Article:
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Enzo Barrenechea: Everything you need to know about Aston Villa's new Argentine

Enzo Barrenechea

For the second time in his fledgling career Enzo Barrenechea is making a significant move but one which slips under the radar.

Peter Coates, Editor of Golazo Argentino, shares his thoughts and insight exclusively with The Copa Club.

Enzo Barrenechea: Player Profile

The 23-year-old is poised to join Aston Villa’s ambitious project which last season saw the Villians clinch a Champions League spot, yet the headline is Brazilian star Douglas Luiz heading in the opposite direction to Juventus.

In any other situation the addition of the young Argentinian midfielder would be another astute transfer of huge potential for Villa. Instead the talk will largely focus on the loss that Douglas Luiz represents and the harsh reality of the Premier League’s PSR rules.

And so it is important to put the outgoing to one side, avoid any comparison to the established, 26-year-old Brazilian international and focus solely on Barrenechea.

The Córdoba-born talent is coming off the back of a breakthrough year, at senior level at any rate, having spent last season on loan at Frosinone. Although the Giallazzurri weren’t able to avoid the drop from Serie A, Barrenechea made 36 appearances and was widely praised for his role at the base of the midfield.

His defensive qualities particularly marked him out and with 5.88 interceptions per 90, Barrenechea was among one of the best ball winners across the league.

Positionally intelligent the youngster demonstrated the ability to read the game in order to claim possession, yet when needed, physical enough too to steal the ball through force. 11.97 recoveries per 90 ranking Barrenechea second across all central and defensive midfielders in Serie A.

While it may be these statistics that leap off the page, his passing is also excellent.

Dropping to receive the ball from the centre backs, often under pressure, and distributing forward into the midfield with an almost 90% success rate.

His impact higher up the pitch might be limited and therefore any similarity at this point is arguably more with Boubacar Kamara, who Villa lost to an ACL injury back in February, rather than Douglas Luiz.

However, that isn’t to suggest it isn’t an aspect of Barrenechea’s game which couldn’t develop under the guidance of Unai Emery.

High praise from a young age

Certainly those who worked closely with Enzo at boyhood club Newell’s Old Boys would think so. “Back in the under-15s he already looked like he would be an extraordinary player,” former coach Carlos Polenta told La Capital.

“Tall with fabulous technique in a way that dazzled on the pitch. Great in the air, very good shooting and a lot of intelligence. All the characteristics to play in Europe. We had no doubt, he was always a crack.”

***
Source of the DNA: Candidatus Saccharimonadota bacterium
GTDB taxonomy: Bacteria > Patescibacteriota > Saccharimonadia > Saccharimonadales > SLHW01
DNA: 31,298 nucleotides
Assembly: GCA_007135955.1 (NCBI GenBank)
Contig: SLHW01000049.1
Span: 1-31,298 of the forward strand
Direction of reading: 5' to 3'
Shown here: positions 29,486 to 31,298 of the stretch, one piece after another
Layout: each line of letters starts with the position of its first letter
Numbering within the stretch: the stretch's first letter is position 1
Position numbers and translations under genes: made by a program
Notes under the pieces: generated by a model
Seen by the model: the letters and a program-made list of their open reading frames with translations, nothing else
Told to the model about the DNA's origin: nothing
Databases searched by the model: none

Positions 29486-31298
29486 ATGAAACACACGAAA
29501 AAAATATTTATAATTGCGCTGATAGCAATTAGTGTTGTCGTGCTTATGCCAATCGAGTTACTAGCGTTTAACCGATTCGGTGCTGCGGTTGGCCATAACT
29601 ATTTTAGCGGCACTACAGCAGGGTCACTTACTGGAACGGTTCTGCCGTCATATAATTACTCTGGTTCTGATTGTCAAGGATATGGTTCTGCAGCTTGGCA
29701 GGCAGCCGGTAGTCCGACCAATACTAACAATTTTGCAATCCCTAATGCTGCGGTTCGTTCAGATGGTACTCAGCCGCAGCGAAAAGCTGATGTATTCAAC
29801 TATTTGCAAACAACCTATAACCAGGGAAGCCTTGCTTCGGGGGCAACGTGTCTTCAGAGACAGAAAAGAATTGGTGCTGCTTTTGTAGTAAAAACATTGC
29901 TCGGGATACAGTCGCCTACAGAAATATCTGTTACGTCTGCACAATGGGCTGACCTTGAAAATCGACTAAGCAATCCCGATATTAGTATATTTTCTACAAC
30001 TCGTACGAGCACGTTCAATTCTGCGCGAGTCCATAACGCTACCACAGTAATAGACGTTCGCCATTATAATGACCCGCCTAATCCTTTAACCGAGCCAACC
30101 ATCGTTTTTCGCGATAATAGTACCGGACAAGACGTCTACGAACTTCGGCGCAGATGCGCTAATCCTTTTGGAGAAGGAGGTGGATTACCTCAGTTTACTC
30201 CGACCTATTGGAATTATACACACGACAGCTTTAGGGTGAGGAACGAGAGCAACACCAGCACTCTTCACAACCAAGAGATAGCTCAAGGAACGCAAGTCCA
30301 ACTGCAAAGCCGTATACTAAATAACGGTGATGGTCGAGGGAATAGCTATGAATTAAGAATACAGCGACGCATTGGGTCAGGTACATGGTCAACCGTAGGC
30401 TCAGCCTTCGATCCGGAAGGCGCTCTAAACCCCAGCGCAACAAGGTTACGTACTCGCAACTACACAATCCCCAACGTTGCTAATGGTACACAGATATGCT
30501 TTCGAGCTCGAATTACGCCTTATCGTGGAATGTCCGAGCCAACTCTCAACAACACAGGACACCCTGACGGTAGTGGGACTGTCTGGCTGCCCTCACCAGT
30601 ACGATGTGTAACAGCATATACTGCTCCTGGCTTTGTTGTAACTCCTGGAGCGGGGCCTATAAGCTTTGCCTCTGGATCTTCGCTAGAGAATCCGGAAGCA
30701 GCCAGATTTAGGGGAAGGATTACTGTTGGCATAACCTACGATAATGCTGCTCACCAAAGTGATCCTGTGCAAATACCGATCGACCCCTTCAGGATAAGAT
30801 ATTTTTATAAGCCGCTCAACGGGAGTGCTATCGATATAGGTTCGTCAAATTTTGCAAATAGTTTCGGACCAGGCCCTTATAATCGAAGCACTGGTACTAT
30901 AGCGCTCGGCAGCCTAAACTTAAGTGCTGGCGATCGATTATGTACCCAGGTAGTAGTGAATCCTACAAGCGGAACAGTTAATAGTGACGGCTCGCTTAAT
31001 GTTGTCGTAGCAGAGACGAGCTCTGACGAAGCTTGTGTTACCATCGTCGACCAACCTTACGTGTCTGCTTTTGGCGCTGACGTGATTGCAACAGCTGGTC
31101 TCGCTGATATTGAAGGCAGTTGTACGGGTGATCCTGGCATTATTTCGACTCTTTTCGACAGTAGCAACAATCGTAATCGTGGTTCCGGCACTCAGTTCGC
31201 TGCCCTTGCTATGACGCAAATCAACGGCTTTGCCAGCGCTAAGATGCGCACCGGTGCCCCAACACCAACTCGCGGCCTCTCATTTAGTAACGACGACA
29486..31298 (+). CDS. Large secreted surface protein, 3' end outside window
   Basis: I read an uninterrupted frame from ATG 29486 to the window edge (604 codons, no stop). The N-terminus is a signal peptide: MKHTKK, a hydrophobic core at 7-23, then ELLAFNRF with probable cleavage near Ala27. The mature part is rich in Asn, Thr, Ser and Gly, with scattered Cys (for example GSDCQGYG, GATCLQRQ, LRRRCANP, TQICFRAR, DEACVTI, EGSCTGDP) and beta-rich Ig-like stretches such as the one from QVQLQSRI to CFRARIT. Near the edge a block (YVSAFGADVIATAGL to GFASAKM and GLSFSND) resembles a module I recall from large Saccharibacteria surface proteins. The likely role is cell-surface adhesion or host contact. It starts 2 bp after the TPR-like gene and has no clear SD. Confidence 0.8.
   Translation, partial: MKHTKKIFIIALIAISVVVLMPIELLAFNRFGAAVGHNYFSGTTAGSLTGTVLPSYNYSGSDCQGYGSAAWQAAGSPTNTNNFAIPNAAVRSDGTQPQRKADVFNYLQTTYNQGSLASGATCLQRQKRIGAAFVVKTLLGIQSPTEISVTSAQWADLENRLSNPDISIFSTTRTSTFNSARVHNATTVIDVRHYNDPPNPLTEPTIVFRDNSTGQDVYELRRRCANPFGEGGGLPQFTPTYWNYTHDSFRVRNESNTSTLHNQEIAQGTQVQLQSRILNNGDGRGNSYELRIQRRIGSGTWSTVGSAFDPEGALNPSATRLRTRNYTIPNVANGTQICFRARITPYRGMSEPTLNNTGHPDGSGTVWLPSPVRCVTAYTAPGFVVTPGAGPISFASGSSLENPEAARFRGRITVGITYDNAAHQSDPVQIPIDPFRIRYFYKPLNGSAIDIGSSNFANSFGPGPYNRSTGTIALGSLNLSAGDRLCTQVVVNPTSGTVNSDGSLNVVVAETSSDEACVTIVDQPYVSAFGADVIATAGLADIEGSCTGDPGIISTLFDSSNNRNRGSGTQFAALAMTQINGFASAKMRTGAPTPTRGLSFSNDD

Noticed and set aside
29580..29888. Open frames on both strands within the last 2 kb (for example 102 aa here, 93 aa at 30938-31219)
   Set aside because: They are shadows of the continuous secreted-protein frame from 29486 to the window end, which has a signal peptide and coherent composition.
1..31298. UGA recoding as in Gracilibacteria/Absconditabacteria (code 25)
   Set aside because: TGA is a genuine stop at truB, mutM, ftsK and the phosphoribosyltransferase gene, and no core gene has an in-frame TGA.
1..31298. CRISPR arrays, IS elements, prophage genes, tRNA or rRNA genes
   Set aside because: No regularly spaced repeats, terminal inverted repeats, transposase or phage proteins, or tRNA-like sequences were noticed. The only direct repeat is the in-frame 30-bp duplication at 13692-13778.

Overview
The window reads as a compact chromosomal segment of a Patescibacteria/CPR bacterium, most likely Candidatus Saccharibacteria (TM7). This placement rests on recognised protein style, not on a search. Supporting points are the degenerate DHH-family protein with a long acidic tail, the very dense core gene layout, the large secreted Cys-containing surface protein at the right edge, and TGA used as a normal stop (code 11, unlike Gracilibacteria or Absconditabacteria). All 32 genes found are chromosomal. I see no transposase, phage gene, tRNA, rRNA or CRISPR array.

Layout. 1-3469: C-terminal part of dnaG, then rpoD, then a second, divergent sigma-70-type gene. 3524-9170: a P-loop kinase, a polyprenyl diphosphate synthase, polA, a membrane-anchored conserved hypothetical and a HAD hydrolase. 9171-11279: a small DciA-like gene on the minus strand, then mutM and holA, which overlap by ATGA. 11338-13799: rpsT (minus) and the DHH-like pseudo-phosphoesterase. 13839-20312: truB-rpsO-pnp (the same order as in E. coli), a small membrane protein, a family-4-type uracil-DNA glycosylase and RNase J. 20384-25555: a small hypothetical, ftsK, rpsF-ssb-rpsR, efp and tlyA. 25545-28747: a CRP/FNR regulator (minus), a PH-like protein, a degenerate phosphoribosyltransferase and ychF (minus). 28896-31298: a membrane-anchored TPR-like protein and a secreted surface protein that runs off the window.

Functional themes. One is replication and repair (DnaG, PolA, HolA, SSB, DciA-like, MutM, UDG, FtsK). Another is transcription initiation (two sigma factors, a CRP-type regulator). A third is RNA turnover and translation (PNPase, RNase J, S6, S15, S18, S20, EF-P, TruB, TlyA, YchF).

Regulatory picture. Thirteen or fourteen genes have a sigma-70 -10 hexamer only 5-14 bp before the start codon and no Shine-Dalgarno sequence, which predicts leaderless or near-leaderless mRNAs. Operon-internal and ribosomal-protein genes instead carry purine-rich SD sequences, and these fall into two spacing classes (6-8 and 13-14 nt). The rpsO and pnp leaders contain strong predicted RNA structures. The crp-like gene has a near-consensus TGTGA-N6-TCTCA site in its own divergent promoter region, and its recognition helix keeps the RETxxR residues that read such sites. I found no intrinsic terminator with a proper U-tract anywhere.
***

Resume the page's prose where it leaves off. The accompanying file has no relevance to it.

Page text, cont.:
Newell’s certainly know a thing or two about nurturing young players and identifying those that could play at the highest level. Unlike most of the other graduates from the famous academy, Barrenechea isn’t a Rosario native but was instead picked up from his local side in Villa María, Córdoba.

Standing out in a youth tournament, the youngster opted for Newell’s over River Plate, Lanús and Belgrano and never looked back.

That’s not to say Barrenechea has had things easy. His father served several years in prison when still only a boy and so his mother had to work two jobs to support the family. Yet despite this the teenager was not only able to thrive at Newell’s but also represent Argentina at youth level.

It was while captaining the Newell’s reserves that current Argentina manager Lionel Scaloni called up the 17-year-old to form part of his U20 squad and having been earmarked as one of the best young talents in the country, Juventus made their move.

With the teenager yet to even make his senior Newell’s debut it was a somewhat inconspicuous transfer for a fee in the region of €3 million.

An initial move to Swiss club Sion in order to both acclimatise to European football and complete paperwork followed, before eventually Barrenechea would be incorporated into Juventus’ youth side towards the end of 2020.

The early impression was positive and alongside compatriot Matías Soulé, the young winger snatched from Vélez Sarsfield, Juve could afford themselves a pat on the back for what looked to be two inspired bits of youth recruitment.

Barrenechea’s earlier displayed resolve and mental fortitude would again be tested six months later when the midfielder suffered an ACL tear which would rule him out for nine months and yet when he returned to action in February 2022 it was as if he had never been away.

A key loan move

By the end of that year, Barrenechea was in Massimiliano Allegri’s first team plans and made his senior debut as a late substitute against Paris Saint-Germain in the Champions League.

While regular minutes were harder to come by, Barrenechea had made the step up and would remain on the fringes.

The loan to Frosinone for 2023/24 was no doubt one which benefitted all parties - Barrenechea finally got that first team experience, despite their relegation Frosinone acquired a midfielder of top flight quality and in theory Juventus would reclaim a more accomplished and proficient version.

Incoming Juventus manager Thiago Motta reportedly hoped that would be the case but instead it will be Aston Villa reaping the rewards.

Patience will of course be required, as it would with any young player making the switch to another league and another culture, and no doubt Unai Emery will be hesitant in putting any kind of vast expectation on Barrenechea’s shoulders immediately.

That however shouldn’t dampen excitement, the potential is clear and if Enzo is able to fulfil that the frustration of this summer’s PSR enforced moves will be greatly relieved.

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